Wednesday, January 27, 2010


This term, for 8 weeks, I am teaching a general education course to liberal arts (not music) students at Wheaton College. Three days a week I get to step into a classroom with about 40 students, and introduce them to music through an historical and chronological survery of western art music. My goal in the course is to help the students articulate their perception of music (all music they hear) in objective terms, not necessarily technical terms. To understand the main elements of music, how to hear them, how to understand the ways they interrelate and are perceived. And how to tell others more about music than "that's boring" or "it's so cool!"

And it's a good exercise for me, as well. To think about these things in ways that I often take for granted helps me also better prepare for my weekly choir rehearsal. To go back and listen to music that is no longer part of my daily diet, is a treat. We are now in the Baroque era, which is about where most of my listening begins. So to have spent time, in preparation and in class, with earlier music was a lot of fun, and refreshing.

The text I'm using highlights a few composers from each historical era. Rightly so, even if that is limiting and a bit misleading. In the Baroque, it is Vivaldi, Handel, and Bach - the big boys. How fun to introduce the names, the music, the stories.

Of course, the class is mixed. There are students there who have played piano for 14 years, and came up through choirs and orchestras. And there are students who have never seen a printed piece of music. Some are of course there only because it is a requirement, and mine is the time it fits in their schedules. They have my sympathy - I also had the gen ed hurdle to clear as an undergraduate. So I try to make it interesting for a widely disparate crowd, and that too has some bearing on my work as a planner of public worship.

I wouldn't (I can't) take on a course like this on a regular basis. But it has some merit for re-orienting in my "day job." And it is a lot of fun. Today I get to play Vivaldi and Bach for the class, walk them through the Contrapunctus I from "Art of the Fugue," and ask the question, "what does music mean?" If it fails to enrich the students' lives, it will mine, and my work.

Monday, January 4, 2010

The Marathon

This morning, a kindly intentioned staff colleague asked me if preparations for Easter begin this week. Hello? I just got in from a week's vacation following the hurricane that is December! Can someone cut me some slack here?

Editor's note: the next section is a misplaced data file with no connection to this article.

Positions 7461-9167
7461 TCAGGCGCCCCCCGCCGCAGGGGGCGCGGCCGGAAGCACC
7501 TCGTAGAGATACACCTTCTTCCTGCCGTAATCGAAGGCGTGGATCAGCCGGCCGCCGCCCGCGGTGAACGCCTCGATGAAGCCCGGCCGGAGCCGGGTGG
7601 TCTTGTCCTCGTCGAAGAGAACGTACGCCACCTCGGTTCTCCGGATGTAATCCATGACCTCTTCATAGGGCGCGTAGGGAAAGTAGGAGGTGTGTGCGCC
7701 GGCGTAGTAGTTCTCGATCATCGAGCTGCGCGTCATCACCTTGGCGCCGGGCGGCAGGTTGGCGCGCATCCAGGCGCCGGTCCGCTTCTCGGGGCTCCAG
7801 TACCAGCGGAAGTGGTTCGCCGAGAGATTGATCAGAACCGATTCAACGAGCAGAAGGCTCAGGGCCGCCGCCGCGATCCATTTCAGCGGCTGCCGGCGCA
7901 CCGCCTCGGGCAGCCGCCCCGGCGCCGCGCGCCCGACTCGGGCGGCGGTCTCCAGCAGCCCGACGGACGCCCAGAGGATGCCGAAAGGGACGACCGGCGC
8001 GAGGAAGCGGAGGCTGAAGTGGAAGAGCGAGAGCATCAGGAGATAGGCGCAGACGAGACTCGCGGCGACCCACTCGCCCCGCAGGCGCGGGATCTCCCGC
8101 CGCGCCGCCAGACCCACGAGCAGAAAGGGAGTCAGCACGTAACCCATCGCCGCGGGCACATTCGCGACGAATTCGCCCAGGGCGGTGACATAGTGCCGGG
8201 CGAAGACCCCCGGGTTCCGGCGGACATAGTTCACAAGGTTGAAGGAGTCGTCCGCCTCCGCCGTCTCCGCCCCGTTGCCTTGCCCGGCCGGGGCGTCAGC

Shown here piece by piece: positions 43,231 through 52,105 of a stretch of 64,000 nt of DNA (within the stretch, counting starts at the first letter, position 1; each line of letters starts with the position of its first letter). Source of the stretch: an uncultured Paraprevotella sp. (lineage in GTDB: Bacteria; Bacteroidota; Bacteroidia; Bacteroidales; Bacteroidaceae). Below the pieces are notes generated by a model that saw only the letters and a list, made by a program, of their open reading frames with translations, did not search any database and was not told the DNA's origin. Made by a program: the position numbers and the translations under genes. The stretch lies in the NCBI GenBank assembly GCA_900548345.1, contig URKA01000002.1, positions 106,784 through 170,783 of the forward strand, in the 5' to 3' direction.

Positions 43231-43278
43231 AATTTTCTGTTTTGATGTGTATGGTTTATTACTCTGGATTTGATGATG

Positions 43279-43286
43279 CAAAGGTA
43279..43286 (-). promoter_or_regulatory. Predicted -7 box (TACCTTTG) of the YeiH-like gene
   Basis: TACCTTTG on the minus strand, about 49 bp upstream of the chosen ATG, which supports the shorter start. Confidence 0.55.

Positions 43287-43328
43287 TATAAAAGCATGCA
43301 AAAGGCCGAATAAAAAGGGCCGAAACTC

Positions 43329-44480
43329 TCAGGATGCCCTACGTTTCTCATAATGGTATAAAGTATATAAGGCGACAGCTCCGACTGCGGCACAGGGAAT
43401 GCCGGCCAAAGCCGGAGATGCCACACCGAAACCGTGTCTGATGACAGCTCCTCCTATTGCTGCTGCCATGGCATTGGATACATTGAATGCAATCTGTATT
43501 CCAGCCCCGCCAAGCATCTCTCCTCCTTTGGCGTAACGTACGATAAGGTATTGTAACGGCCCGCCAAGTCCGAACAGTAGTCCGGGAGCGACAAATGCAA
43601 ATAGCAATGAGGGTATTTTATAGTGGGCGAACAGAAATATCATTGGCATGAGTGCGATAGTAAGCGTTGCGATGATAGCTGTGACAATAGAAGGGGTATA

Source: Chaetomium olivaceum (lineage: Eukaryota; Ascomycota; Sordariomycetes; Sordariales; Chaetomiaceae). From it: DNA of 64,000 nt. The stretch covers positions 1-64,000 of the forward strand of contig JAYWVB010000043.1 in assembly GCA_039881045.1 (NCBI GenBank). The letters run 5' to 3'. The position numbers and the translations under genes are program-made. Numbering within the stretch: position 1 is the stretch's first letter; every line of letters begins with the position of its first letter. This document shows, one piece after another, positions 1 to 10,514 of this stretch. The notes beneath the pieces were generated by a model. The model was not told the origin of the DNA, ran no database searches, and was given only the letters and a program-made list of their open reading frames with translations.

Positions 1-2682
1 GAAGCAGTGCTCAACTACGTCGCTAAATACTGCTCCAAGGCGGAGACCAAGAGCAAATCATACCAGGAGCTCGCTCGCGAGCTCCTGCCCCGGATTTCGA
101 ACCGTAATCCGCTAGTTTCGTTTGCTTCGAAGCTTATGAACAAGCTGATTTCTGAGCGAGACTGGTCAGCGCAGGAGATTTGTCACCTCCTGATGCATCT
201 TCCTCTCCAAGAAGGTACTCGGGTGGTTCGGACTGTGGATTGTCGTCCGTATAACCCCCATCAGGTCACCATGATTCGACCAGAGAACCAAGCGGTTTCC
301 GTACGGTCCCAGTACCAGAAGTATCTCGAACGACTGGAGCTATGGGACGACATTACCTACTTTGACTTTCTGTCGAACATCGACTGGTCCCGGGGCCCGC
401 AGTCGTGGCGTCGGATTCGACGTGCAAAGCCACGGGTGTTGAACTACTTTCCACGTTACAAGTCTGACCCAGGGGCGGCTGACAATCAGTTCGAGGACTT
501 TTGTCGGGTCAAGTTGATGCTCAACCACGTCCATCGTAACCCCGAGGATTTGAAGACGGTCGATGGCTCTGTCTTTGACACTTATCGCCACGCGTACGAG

But, of course, yes we will begin some preparation for Easter, this week. It's what we do ...

Forget, for the moment, if I can, that we also have our rather significant annual missions festival in February. And it is no one else's fault but mine own that I will be teaching a general education music appreciation course for 8 weeks, beginning next week. No one needs to remind me that we do these things to ourselves.

In the normal course of music ministry, we run 2 marathons each year: from fall kickoff to Christmas, and from January to Easter. About 16 weeks of "training" and a short season of long-distance exertion. The weekly rehearsals and services are like the training schedule: routine workouts, regular efforts, the occasional extra workout, the lengthening long run. And then, race day (or race week, or race month, depending on the season). And when the event is done, one goes back to "normal;" there are those weekly workouts and regular efforts.

I'm a cyclist, myself, so until recently I've only heard about this training schedule. (Cycling has its own analog, but fewer people relate to it.) But this year, though I am no runner, the Easter marathon is smack in the center of an actual running marathon for which I am now in training. My first. Could be my only. (I'm a cyclist, myself.) Regardless, it could hardly be less conveniently placed in my life schedule. But there it is, and I put it there. I mention it today just because the nature of the coming season - we are always on to "the next thing" - was unintentionally forced on me this morning.

And it reminds me of the comment I heard long ago, about church choir members. They, it was said, are the marathon runners in our music ministries. They put in the long hours, week after week, and when it comes time race time, there they are. I have since celebrated them for it. Now, for the first time, I'm going to get an up-close and personal look at what that metaphor is really about!